I am guilty as charged: sometimes, even during a concert I quite like, if there is a lull in the proceedings, I take out my phone with the rather weak excuse that someone might be looking for me. Generally, a large number of people might be looking for you at any time on Sziget, and they will either find you accidentally, or not find you at all because the coordinates you gave them exist in some iteration on the other side of the island as well and they’ll go there, wait a little, get distracted and end up at a pantomime performance or such.
So when I notice no one is looking for me with despair I might perhaps browse the interwebs, just in case there is something of interest there. So yesterday I found an article about how Sziget is an international utopia of friendship and understanding that Hungary in particular and the world in general sorely needs. And then I found another article about how going to concerts makes you happy- according to a study made by those pesky British scientists who investigate all the phenomena of the known and unknown universe. So I promptly slipped my phone back and went on swaying to the music with a grin. In the breaks between songs, about a dozen languages would float towards me- each break a differently made up dozen.The music was great, I clutched a cold cider in my hand- I’m in a week long utopia, I said, and I am happy.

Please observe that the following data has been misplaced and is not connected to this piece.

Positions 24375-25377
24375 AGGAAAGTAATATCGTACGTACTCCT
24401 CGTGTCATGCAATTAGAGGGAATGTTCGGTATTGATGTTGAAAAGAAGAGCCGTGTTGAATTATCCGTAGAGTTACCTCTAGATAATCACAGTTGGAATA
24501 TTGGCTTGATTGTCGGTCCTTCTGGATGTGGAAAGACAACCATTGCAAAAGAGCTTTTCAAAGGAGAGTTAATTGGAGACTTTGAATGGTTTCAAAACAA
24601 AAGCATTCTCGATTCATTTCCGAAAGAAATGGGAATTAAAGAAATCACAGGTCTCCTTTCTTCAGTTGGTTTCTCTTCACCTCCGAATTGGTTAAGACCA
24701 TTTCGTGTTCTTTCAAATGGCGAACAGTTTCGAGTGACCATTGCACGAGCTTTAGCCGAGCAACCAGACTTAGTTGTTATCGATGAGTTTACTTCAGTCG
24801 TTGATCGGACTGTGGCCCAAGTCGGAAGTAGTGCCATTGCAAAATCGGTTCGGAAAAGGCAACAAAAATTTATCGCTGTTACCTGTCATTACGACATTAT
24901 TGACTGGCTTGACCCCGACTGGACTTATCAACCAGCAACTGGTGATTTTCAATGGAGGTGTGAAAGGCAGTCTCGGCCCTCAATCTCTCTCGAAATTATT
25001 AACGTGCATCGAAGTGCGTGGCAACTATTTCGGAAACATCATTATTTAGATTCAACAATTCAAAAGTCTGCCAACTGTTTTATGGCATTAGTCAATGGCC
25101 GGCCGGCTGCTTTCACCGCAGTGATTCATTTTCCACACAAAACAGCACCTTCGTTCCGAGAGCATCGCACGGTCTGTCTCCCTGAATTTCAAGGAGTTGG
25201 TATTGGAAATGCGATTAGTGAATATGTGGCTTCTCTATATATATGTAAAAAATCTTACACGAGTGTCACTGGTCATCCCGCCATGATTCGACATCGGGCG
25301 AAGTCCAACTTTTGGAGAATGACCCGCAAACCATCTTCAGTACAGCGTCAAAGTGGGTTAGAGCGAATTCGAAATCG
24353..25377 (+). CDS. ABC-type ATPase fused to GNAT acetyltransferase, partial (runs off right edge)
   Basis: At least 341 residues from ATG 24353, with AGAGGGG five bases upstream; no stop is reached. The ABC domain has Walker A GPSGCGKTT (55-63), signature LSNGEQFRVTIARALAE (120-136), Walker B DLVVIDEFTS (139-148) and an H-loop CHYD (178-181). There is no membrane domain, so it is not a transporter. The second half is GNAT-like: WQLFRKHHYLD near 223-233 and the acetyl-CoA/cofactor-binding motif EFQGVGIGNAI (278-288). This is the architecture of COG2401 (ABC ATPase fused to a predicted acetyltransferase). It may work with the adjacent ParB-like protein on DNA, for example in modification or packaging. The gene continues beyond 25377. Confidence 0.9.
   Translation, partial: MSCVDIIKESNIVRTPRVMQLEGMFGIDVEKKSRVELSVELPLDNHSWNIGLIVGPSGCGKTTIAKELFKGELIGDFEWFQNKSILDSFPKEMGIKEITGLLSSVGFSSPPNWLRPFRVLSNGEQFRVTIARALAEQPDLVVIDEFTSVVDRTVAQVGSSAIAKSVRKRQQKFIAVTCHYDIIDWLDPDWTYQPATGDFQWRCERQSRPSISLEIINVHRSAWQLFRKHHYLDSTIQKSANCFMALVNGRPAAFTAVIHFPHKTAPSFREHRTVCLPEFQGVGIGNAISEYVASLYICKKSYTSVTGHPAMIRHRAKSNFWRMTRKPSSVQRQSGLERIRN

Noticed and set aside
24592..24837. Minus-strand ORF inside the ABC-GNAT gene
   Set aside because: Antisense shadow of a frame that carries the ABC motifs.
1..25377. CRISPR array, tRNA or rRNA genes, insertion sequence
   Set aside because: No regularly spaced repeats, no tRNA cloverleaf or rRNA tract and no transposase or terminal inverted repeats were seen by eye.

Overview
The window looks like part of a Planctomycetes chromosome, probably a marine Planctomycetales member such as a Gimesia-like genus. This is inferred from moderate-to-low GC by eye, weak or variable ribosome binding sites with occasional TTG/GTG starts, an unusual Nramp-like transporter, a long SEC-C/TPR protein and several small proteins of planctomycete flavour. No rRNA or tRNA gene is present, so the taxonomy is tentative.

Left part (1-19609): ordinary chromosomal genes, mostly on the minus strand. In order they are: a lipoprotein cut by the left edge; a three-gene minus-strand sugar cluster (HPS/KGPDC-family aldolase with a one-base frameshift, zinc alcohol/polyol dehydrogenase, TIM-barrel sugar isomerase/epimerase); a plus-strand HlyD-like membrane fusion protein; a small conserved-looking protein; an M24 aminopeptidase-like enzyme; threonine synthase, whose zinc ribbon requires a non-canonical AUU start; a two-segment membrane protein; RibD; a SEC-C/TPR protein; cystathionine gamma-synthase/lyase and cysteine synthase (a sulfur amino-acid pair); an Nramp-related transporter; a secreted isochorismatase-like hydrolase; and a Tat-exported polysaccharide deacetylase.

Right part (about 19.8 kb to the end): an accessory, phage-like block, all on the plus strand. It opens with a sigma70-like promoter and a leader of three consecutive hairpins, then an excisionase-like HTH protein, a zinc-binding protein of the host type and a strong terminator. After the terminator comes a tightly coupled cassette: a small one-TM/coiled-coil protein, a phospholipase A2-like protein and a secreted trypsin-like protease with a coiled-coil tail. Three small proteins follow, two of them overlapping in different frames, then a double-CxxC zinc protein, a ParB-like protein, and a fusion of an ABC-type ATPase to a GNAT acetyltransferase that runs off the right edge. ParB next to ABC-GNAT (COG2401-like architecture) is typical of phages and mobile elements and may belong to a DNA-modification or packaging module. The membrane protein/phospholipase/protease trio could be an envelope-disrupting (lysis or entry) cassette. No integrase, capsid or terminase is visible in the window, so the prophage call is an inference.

The more bugging part was that the utopia was heading towards it’s closing stages, because, as the old gentleman in a wheelchair whom I met in the coffee queue said, he only has two problems in life, namely that Sziget (he called it ‘this beautiful thing’) will end soon and he won’t live forever. The Sziget beach lounge area by now looked like a scene from a post apocalyptic film depicting the last refuge of humanity’s sole survivors and some of these survivors then headed into the wilderness, zombie eyed, with mis-shaped bags and oddly repacked tents.
Before succumbing to horrible nostalgia, though, we still had plenty of things to see. First among them was twenty year old Norwegian Aurora’s gig in the A38 tent. She’d come on my radar earlier in the year and I was very curious to see how her moody electro translates live. It’s most definitely stereotyping working right here, but her songs give me the feeling that you’re rambling in the primeval mists of some fjord at the end of the world and will soon meet forest elves. Aurora might be one of these forest elves herself, albeit one who comes across as incredibly charming, giggling with delight between songs as if surprised that people turned out for her at all. She notices some fans brought her small presents and flowers, and we are then treated to the sight of the poker faced security guard hoisting a bouquet of orange lilies on stage. Since you might be interested in the conclusion of the train of thought I began earlier: her music is double beautiful live, gaining even more breadth and punch, and definitely places her among Sziget 2016’s best shows.